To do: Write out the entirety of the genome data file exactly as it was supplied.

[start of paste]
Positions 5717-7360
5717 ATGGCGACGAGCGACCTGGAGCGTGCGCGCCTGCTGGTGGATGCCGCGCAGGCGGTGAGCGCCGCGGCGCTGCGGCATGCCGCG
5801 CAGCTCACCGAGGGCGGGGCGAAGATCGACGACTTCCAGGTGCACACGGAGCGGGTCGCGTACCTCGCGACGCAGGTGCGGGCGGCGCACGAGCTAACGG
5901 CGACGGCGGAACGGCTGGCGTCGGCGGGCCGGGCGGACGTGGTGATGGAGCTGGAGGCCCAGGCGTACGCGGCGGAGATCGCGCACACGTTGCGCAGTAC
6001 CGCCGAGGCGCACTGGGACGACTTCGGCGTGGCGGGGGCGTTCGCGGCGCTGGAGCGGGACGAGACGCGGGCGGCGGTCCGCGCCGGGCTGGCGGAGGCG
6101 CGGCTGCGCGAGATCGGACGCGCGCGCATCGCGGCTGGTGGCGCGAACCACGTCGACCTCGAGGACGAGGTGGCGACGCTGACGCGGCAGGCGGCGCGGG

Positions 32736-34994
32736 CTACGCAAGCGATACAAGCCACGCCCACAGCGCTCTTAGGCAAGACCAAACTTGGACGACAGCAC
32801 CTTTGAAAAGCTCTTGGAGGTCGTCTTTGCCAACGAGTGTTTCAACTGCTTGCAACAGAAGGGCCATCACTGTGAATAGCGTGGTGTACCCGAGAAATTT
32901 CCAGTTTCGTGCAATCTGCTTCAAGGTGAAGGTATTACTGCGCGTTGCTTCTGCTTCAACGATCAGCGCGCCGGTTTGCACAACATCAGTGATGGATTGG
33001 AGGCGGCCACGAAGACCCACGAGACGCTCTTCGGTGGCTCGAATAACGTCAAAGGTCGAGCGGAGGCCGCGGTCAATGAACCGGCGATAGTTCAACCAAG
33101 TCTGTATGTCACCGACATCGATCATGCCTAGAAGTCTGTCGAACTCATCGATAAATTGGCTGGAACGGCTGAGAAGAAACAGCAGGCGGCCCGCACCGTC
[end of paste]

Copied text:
Positions 5717-7360
5717 ATGGCGACGAGCGACCTGGAGCGTGCGCGCCTGCTGGTGGATGCCGCGCAGGCGGTGAGCGCCGCGGCGCTGCGGCATGCCGCG
5801 CAGCTCACCGAGGGCGGGGCGAAGATCGACGACTTCCAGGTGCACACGGAGCGGGTCGCGTACCTCGCGACGCAGGTGCGGGCGGCGCACGAGCTAACGG
5901 CGACGGCGGAACGGCTGGCGTCGGCGGGCCGGGCGGACGTGGTGATGGAGCTGGAGGCCCAGGCGTACGCGGCGGAGATCGCGCACACGTTGCGCAGTAC
6001 CGCCGAGGCGCACTGGGACGACTTCGGCGTGGCGGGGGCGTTCGCGGCGCTGGAGCGGGACGAGACGCGGGCGGCGGTCCGCGCCGGGCTGGCGGAGGCG
6101 CGGCTGCGCGAGATCGGACGCGCGCGCATCGCGGCTGGTGGCGCGAACCACGTCGACCTCGAGGACGAGGTGGCGACGCTGACGCGGCAGGCGGCGCGGG

Positions 32736-34994
32736 CTACGCAAGCGATACAAGCCACGCCCACAGCGCTCTTAGGCAAGACCAAACTTGGACGACAGCAC
32801 CTTTGAAAAGCTCTTGGAGGTCGTCTTTGCCAACGAGTGTTTCAACTGCTTGCAACAGAAGGGCCATCACTGTGAATAGCGTGGTGTACCCGAGAAATTT
32901 CCAGTTTCGTGCAATCTGCTTCAAGGTGAAGGTATTACTGCGCGTTGCTTCTGCTTCAACGATCAGCGCGCCGGTTTGCACAACATCAGTGATGGATTGG
33001 AGGCGGCCACGAAGACCCACGAGACGCTCTTCGGTGGCTCGAATAACGTCAAAGGTCGAGCGGAGGCCGCGGTCAATGAACCGGCGATAGTTCAACCAAG
33101 TCTGTATGTCACCGACATCGATCATGCCTAGAAGTCTGTCGAACTCATCGATAAATTGGCTGGAACGGCTGAGAAGAAACAGCAGGCGGCCCGCACCGTC